As always, this is one poll, so caution is in order: The averages show tight races in all four. But the Upshot’s new polling suggests the conventional wisdom that Pryor is dead could be wrong — indeed, none of these three red state Dem incumbents can be written off. Overall, as the Upshot’s write-up puts it, the political environment remains favorable for Republicans, but “circumstances in each state are keeping them in play for the Democrats.” These races will be long, hard, unpredictable slogs that will turn on multiple factors, and on the candidates themselves, despite the GOP’s tidy all-Obamacare-all-the-time political narrative.
This question is key:
Is it possible you would ever vote for a candidate who does not share your views on the 2010 health care law, or is this issue so important that you would not vote for a candidate who disagrees with you?
In Arkansas, 52 percent would not vote for a candidate who disagrees on Obamacare, versus 35 percent who are open to doing that. In Louisiana: 58-28. In North Carolina: 53-35. It seems plausible the intensity remains on the side of those who oppose the law. This would again suggest that the real problem Dems face with Obamacare is that it revs up GOP partisans far more than Dem ones — exacerbating the Dems’ already existing “midterm dropoff” problem.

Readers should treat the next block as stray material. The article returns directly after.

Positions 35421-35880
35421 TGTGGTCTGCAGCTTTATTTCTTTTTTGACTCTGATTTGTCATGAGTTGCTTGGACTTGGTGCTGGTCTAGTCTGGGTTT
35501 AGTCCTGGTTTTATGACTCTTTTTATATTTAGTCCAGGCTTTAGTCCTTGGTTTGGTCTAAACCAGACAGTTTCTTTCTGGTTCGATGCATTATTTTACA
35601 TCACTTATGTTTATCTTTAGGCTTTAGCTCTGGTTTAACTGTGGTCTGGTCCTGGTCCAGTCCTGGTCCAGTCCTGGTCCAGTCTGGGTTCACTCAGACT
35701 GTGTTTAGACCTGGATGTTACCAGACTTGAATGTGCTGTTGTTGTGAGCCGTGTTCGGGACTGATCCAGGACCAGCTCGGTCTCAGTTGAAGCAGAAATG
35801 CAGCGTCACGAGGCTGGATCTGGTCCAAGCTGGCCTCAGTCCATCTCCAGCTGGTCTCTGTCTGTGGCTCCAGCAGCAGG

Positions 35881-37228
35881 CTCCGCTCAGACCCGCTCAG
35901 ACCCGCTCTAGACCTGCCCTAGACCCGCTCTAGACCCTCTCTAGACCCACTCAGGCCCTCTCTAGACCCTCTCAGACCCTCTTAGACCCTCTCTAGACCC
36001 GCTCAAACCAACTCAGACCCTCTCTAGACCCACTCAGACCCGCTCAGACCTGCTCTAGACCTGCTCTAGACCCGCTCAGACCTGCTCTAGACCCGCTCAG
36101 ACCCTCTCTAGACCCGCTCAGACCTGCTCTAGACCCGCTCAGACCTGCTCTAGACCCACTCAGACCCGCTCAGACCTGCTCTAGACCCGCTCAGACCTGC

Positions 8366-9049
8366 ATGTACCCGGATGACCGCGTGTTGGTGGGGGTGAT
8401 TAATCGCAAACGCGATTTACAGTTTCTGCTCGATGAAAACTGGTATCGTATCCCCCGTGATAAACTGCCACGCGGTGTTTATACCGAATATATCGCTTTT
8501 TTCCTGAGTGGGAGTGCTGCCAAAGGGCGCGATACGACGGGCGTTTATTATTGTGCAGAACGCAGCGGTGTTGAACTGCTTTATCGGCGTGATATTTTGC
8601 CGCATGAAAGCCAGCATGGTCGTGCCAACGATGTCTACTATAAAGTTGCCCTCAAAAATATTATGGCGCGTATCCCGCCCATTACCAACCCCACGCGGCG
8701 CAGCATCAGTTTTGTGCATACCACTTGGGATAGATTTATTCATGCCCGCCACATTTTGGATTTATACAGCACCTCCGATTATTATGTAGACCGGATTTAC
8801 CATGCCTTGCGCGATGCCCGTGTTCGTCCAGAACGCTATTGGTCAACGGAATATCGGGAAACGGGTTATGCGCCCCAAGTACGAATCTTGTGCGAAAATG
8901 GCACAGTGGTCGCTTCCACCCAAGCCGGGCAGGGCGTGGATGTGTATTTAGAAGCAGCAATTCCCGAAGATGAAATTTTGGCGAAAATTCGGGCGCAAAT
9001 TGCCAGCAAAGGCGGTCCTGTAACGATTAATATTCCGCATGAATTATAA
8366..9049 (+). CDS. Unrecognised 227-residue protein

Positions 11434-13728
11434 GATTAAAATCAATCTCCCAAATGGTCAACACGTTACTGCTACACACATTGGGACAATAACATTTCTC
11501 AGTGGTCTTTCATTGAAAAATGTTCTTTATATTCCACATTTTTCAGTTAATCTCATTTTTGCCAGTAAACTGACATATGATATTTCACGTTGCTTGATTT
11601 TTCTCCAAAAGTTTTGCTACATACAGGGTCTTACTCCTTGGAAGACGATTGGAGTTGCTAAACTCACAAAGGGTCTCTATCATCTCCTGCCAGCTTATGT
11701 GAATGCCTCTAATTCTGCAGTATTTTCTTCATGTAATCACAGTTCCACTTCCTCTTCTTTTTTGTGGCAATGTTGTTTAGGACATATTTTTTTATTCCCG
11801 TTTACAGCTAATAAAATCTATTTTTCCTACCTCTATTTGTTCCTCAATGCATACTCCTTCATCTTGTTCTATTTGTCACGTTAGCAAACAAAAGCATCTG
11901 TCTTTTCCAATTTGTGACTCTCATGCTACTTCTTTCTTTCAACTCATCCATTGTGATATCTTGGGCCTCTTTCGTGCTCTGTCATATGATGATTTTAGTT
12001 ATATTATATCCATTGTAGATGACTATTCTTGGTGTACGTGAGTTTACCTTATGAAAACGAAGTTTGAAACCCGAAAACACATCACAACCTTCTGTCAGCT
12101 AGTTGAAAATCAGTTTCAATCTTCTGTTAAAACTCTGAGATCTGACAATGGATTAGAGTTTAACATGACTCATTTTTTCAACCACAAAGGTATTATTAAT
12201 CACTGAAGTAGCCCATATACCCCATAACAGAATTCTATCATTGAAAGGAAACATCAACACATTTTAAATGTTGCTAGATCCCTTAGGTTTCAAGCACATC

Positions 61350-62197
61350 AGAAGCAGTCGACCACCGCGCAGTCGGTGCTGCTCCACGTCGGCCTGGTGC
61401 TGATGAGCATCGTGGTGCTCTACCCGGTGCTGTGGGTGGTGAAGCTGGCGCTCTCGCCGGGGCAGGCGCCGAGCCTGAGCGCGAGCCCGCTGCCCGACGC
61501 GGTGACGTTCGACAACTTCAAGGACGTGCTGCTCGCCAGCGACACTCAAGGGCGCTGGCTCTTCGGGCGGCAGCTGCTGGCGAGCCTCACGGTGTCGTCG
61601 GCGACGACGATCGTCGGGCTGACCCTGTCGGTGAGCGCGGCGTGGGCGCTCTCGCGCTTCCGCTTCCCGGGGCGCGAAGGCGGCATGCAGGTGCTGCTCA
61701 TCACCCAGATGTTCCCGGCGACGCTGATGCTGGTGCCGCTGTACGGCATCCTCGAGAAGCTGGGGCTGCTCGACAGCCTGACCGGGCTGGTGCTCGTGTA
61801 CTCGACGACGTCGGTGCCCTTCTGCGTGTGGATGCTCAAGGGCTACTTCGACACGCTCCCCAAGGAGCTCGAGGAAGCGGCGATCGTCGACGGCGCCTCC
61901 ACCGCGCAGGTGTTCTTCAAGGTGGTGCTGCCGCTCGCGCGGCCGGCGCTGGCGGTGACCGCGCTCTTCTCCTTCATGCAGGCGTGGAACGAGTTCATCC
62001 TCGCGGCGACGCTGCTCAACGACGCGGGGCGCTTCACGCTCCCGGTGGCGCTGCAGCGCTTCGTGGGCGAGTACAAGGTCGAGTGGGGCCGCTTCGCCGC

However, in Kentucky, the numbers are a bit different: 46 percent would not vote for a candidate who disagrees with them on the law, while 39 percent say the opposite — much closer than in other states. Meanwhile, Kentucky Governor Steve Beshear — the most outspoken defender of Obamacare in the south — has an approval rating of 56-29, while Louisiana Governor Bobby Jindal — who opposes the Medicaid expansion in his state — has an approval rating of 40-54. I don’t whether that is related to the health care debate. But it would be nice to have a poll in Kentucky measuring attitudes towards Kentucky Kynect, the state exchange there — which has signed up over 400,000 people and would be done away with if Mitch McConnell got his way.
* GOP’S NEW STRATEGY: MAKE 2014 ABOUT HARRY REID: The Associated Press reports that GOP Senate candidates are “adjusting their plans” to tie Democratic Senate incumbents to Harry Reid, arguing that he has abused his power and is no longer fit to remain Senate Majority Leader: